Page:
My name is Ruggero Galtarossa,as your tongue is struggling to pronounce my name you can understand I’m Italian. I’m a full-time student of Journalism and Sociology at City University London and a part-time exile.
I know an exile is just an exile since his condition is not questionable but I like to think my case is different. I like to think that one day I’ll be back to my country and be part of a new Renaissance, the rebirth of a culture that deserves better citizens and a better class of politicians.
However, Italy seems a long way away from that day of new glory. My country has indeed plummeted to the darkest period of its short life and unfortunately the future doesn’t look brighter than yesterday.
The reasons of this constant fall are innumerable. Over the last years historians, psychologists, sociologists, politics professors, journalists, have embraced a remarkable commitment, attempting to find out what doesn’t work in Italy. I have no right to criticize their work, as my young age can’t bring me to such a form of intellectual dishonesty.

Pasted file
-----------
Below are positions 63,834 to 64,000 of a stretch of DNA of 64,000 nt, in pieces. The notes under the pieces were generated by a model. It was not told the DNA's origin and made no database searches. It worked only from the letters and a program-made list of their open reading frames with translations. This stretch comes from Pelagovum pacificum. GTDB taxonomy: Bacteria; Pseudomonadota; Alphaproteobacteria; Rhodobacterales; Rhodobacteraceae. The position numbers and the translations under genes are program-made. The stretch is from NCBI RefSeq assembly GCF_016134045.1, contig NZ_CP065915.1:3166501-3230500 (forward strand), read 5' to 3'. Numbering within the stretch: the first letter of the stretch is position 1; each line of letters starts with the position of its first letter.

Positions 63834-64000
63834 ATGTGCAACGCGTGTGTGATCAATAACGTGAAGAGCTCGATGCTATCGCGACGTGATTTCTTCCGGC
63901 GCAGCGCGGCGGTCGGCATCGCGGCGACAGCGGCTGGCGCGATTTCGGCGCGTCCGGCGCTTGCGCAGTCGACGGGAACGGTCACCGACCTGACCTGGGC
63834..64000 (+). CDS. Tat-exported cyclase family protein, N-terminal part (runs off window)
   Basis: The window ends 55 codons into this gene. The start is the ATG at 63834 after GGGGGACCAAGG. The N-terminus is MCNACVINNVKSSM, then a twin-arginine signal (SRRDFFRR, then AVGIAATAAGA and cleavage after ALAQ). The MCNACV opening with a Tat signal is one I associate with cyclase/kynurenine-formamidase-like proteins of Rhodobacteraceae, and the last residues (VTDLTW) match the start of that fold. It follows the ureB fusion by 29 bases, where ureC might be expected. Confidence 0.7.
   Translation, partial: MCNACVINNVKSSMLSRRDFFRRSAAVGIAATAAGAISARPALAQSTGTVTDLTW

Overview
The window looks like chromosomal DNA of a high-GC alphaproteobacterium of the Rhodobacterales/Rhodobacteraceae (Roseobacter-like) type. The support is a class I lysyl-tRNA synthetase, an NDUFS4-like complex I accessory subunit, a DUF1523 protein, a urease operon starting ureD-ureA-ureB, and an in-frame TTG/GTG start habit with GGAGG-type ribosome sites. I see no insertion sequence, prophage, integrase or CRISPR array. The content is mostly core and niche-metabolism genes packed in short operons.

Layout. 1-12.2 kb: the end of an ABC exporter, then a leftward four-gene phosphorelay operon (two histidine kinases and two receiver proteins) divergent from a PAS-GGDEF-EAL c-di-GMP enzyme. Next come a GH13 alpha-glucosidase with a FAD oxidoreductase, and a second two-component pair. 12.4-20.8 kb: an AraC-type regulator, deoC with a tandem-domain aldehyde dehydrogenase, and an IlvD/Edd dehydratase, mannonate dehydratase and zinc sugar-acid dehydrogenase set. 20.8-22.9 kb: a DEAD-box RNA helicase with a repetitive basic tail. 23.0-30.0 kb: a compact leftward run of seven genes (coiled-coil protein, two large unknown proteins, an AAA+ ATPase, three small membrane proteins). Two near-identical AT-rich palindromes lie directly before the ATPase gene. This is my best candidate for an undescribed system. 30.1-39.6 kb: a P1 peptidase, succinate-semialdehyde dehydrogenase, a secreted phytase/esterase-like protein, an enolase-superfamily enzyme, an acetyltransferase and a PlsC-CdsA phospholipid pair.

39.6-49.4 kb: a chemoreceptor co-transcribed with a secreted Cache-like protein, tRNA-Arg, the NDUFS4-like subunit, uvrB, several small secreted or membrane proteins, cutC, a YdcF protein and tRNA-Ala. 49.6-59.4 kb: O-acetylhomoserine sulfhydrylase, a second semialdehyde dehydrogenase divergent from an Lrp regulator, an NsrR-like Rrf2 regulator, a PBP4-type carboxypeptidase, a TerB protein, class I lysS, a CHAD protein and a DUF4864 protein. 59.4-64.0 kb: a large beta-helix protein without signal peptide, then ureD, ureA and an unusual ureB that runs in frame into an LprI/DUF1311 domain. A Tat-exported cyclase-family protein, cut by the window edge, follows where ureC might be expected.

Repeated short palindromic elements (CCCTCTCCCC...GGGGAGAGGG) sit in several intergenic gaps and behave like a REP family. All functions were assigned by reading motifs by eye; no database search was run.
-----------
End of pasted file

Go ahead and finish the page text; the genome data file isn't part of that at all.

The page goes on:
However, what I can do is state the existence of a general confusion among foreign people when it comes to talk about Italy. And this can’t be blamed. How can the country which gave birth to Dante Alighieri, Leonardo Da Vinci, Michelangelo, the country of the Renaissance and, why not, the country of pizza, be the same country where Fascism raised and then spread across Europe, the country of Mafia and masonry, the country whose Prime Minister conveys the spirit of both these two organizations?
Though I believe there’s not a fully satisfying answer, in this blog I’ll try to clarify Italian affairs, in order to allow answers to raise in my readers’ minds. I’ll be mainly concerned with Italian politics and society. In the early times I’ll handle a few pieces of news, being my life as a student really busy. I hope in the future I’ll manage to cover a larger number of issues.